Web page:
Prime Minister announces suspension of CCS system
Almost one million Australian families are set to receive free childcare for the duration of the COVID 19 pandemic, under a plan announced moments ago by Prime Minister Scott Morrison and Federal Education Minister Dan Tehan in a press conference.
Key points of the announcement include:
- Temporary measures are being put in place to protect and ensure the viability of the early childhood education and care (ECEC) sector
- All children are able to receive free education and care, with priority of access given to the children of essential workers, vulnerable children, and children who cannot be cared for at home
- ECEC services will receive direct payments from the Government, meaning there are no financial contributions put forward from families for the duration of the changes
- Families who have already withdrawn from care will be able to re-enrol without having to attend care, at no cost, to secure their place for the end of the pandemic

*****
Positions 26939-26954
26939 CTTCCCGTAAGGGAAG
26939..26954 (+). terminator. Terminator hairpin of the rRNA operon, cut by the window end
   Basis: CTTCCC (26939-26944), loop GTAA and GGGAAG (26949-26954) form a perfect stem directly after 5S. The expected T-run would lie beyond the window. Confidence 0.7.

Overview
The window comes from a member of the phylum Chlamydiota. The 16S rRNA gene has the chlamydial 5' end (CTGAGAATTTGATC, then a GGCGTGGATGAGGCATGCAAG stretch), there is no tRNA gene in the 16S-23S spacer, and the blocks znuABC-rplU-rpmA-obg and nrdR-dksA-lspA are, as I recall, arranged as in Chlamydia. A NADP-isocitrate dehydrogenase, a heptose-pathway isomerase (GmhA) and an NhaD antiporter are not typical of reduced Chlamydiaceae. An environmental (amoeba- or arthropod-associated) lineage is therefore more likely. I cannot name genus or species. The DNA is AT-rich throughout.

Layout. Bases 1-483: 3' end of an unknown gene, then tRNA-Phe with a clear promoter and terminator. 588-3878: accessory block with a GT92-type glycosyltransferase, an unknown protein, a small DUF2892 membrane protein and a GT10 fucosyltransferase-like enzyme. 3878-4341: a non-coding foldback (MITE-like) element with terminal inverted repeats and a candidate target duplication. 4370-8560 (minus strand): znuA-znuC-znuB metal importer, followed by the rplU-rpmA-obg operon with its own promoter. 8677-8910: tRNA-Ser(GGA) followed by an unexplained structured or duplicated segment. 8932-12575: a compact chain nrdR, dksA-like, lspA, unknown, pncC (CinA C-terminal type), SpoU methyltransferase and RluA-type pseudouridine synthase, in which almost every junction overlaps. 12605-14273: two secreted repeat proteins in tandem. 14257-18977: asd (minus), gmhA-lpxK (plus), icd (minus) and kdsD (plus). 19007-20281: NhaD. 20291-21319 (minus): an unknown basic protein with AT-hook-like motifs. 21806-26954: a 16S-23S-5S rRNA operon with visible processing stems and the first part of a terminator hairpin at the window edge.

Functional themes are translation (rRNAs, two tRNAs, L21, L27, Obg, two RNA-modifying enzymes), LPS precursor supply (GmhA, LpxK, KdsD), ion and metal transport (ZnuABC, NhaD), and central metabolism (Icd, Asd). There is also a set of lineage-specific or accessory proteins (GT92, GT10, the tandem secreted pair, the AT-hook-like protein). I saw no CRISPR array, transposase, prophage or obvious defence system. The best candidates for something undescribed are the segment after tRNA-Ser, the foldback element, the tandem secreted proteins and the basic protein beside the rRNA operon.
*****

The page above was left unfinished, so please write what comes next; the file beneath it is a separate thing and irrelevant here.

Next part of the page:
- Services who need extra payments for exceptional circumstances – such as a high population of vulnerable children, or those working with many families in frontline services – will be eligible for additional support
The plan will see the Government pay 50 per cent of a services revenue, up to the existing hourly rate cap, based on a point in time before parents started withdrawing their children in large numbers, but only so long as services remain open and do not charge families for care, the Prime Minister said.
The funding will apply from 6 April based on the number of children who were in care during the fortnight leading into 2 March, whether or not they are still attending services.
Until the payments arrive, services will be able to waive gap fees for families who keep their children home, and families will be able to use the 20 extra absence days the government has funded for coronavirus related reasons without giving up their place in a child care centre.